Indiana guardsmen sue defense contractor KBR

Say firm knew of exposure to carcinogen

By Farah Stockman
Globe Staff / December 4, 2008

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WASHINGTON - Sixteen Indiana national guardsmen filed a lawsuit yesterday accusing KBR, the Houston-based US defense contractor, of knowingly exposing them to "one of the most potent carcinogens" known to man while they guarded a water treatment plant in Iraq that the company was repairing.

The complaint alleges that several reservists contracted respiratory system tumors and skin rashes after guarding reconstruction work at the Qarmat Ali treatment plant, which had been looted and was strewn with chromium dichromate, an anticorrosion substance used on pipes that greatly increases the chances of developing cancer and other health problems.

KBR managers "disregarded and downplayed the extreme danger of wholesale site contamination," alleges the lawsuit, filed in federal court in Indiana. The lawsuit accuses the company of gross negligence, alleging that reservists "were repeatedly told that there was no danger on the site" even after tests on civilian KBR workers showed elevated levels of chromium.

KBR was under a deadline to finish repairs on the plant, which pumped water to Iraq's oil fields. It knew in April 2003 that the chemical was harmful but did not clean the site until September, according to internal company memos filed in the case.

The Globe reported in March that civilian contractors working for KBR were allegedly made ill by chromium at the facility. Those contractors testified at a congressional hearing in June that US soldiers also experienced symptoms of chromium exposure.

Yesterday, Mark McManaway, a 54-year-old truck driver from Cannelton, Ind., who guarded the plant in 2003, said he contacted a lawyer after he learned of KBR workers who were ill.

"My eyes burned," he said yesterday, recalling his symptoms. "They still burn. I have blisters break out on my hands."

Spokeswoman Heather Browne said KBR took appropriate measures to clean up the chemical and denied that it had been negligent. "We deny the assertion that KBR harmed troops and was responsible for an unsafe condition," Browne said in a statement.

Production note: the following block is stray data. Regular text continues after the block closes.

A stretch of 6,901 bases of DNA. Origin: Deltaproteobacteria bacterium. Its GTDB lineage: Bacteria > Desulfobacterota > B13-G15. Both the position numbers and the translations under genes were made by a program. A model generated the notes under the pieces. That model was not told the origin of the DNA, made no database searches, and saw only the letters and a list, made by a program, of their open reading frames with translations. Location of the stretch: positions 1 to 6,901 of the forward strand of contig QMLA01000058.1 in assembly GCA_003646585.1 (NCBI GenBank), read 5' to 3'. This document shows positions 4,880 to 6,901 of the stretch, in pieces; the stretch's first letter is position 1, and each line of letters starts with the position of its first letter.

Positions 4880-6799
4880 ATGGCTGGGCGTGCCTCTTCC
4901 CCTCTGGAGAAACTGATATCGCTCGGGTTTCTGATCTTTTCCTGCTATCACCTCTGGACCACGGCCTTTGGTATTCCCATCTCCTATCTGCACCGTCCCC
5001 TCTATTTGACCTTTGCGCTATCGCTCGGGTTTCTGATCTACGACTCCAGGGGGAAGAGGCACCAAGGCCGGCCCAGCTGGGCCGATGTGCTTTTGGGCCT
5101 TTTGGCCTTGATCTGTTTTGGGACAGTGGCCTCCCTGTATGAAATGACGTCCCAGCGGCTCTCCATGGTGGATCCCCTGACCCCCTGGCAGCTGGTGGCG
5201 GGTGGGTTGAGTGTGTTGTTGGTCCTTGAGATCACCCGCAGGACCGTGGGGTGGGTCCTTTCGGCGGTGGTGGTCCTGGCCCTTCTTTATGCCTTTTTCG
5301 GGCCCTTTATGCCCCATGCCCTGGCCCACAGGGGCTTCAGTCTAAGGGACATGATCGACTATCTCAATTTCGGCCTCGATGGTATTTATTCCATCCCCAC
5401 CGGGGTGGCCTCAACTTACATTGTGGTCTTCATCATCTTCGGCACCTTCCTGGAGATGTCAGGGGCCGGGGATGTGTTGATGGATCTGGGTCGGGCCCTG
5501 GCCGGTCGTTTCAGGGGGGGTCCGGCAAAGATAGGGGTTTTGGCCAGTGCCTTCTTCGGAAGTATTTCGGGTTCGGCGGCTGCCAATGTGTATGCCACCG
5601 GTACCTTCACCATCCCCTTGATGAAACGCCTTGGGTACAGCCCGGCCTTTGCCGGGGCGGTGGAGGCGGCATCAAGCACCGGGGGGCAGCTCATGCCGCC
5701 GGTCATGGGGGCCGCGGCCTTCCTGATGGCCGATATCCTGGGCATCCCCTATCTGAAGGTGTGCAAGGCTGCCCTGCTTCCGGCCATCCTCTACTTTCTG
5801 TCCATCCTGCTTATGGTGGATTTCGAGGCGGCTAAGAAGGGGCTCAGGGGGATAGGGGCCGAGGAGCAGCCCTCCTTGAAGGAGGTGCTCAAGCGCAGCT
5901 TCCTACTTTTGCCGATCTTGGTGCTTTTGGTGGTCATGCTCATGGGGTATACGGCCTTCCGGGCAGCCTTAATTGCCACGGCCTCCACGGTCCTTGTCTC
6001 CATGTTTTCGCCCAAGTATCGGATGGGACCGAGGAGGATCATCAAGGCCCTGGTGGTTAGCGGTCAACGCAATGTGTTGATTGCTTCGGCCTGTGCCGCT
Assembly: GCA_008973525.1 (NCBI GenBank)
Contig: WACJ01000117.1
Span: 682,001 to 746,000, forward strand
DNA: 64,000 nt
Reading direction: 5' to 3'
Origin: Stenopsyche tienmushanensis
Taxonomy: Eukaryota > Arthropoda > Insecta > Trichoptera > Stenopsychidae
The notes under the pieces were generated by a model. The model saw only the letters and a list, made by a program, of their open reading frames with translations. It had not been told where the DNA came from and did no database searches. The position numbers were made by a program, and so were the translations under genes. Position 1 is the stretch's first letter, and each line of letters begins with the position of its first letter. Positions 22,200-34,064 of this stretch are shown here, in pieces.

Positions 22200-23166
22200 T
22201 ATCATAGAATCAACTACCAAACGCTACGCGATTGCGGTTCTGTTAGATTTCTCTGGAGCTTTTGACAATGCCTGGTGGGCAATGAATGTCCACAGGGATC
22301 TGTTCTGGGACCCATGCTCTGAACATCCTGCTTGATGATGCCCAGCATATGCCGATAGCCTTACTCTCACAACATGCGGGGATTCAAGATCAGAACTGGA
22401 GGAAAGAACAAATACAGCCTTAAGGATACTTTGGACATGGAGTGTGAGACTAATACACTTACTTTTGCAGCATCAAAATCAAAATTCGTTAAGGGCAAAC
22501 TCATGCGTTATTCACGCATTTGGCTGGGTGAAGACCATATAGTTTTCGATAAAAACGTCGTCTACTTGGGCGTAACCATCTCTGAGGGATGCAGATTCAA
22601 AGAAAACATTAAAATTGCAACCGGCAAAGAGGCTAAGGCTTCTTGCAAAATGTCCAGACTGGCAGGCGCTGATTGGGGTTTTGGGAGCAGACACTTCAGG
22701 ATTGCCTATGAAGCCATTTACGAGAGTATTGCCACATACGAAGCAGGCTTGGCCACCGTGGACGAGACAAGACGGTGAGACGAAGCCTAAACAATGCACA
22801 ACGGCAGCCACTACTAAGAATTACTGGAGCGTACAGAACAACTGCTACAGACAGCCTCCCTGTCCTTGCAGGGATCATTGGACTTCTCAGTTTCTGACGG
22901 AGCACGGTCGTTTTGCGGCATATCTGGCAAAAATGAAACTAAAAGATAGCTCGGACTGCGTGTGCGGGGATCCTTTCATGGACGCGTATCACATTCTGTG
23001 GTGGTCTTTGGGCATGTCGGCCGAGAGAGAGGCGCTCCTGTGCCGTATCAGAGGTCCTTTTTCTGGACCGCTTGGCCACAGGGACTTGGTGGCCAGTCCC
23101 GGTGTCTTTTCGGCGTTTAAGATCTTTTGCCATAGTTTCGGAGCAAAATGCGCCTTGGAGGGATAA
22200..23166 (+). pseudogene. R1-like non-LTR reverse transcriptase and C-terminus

In order for the lawsuit to succeed, lawyers for the soldiers must prove that KBR made its own decisions about the contract and should not share the legal immunity enjoyed by the US military, according to Steven Schooner, law professor at George Washington University.

News that civilian contractors at Qarmat Ali had been ill prompted the Indiana National Guard to try to track down and notify about 137 soldiers who were at the site and 457 other reservists who may have had contact with the facility.

Major General R. Martin Umbarger, head of the Indiana National Guard, said in a recent interview that he only found out about the exposure in June, when KBR testified before Congress.

"Why didn't anybody tell us that this was going on?" he said.

The Pentagon tested about 100 soldiers after it discovered the chemical at the site in 2003, but no obvious health effects were found, according to Dr. Craig Hyams, chief consultant for environmental health at the Department of Veterans Affairs.

Symptoms of chromium exposure - such as a bloody nose and respiratory complaints - were common throughout Iraq, he said. But he acknowledged that it may still be too early to understand the impact. "Veterans Affairs is still analyzing the effects of Agent Orange," Hyams said, referring to the defoliant used in the Vietnam war.

Since their return, 47 Indiana guardsmen have been examined and so far no specific pattern of illness has been found, according to Dr. Ken Klotz, chief of staff at the Richard L. Roudebush VA Medical Center in Indianapolis.

But two cases of serious illness have sparked fear.

Earlier this year, the battalion commander in charge of soldiers at Qarmat Ali, Lt Col. James Gentry, was diagnosed with lung cancer. "I am a nonsmoker and I have small-cell cancer in my lungs. It is pretty rare," Gentry, who spent about 140 hours inside the Qarmat Ali plant, told the Globe in a recent interview. "I brought up to my doctor the situation [at Qarmat Ali] and he agreed that this could be a cause, but he also said there could be multiple other reasons."

Another soldier from the battalion, Sergeant David Moore, died in February of interstitial lung disease, according to his daughter's mother, Audrey Weisheit. Moore was a smoker. But Weisheit said veterans affairs officials reviewed his medical file and sent her a letter last week declaring his death "service-related."

Weisheit said she is "grateful" for the ruling, which allows her daughter to receive benefits.

"But," she said yesterday, "It doesn't answer a lot of questions" about his death.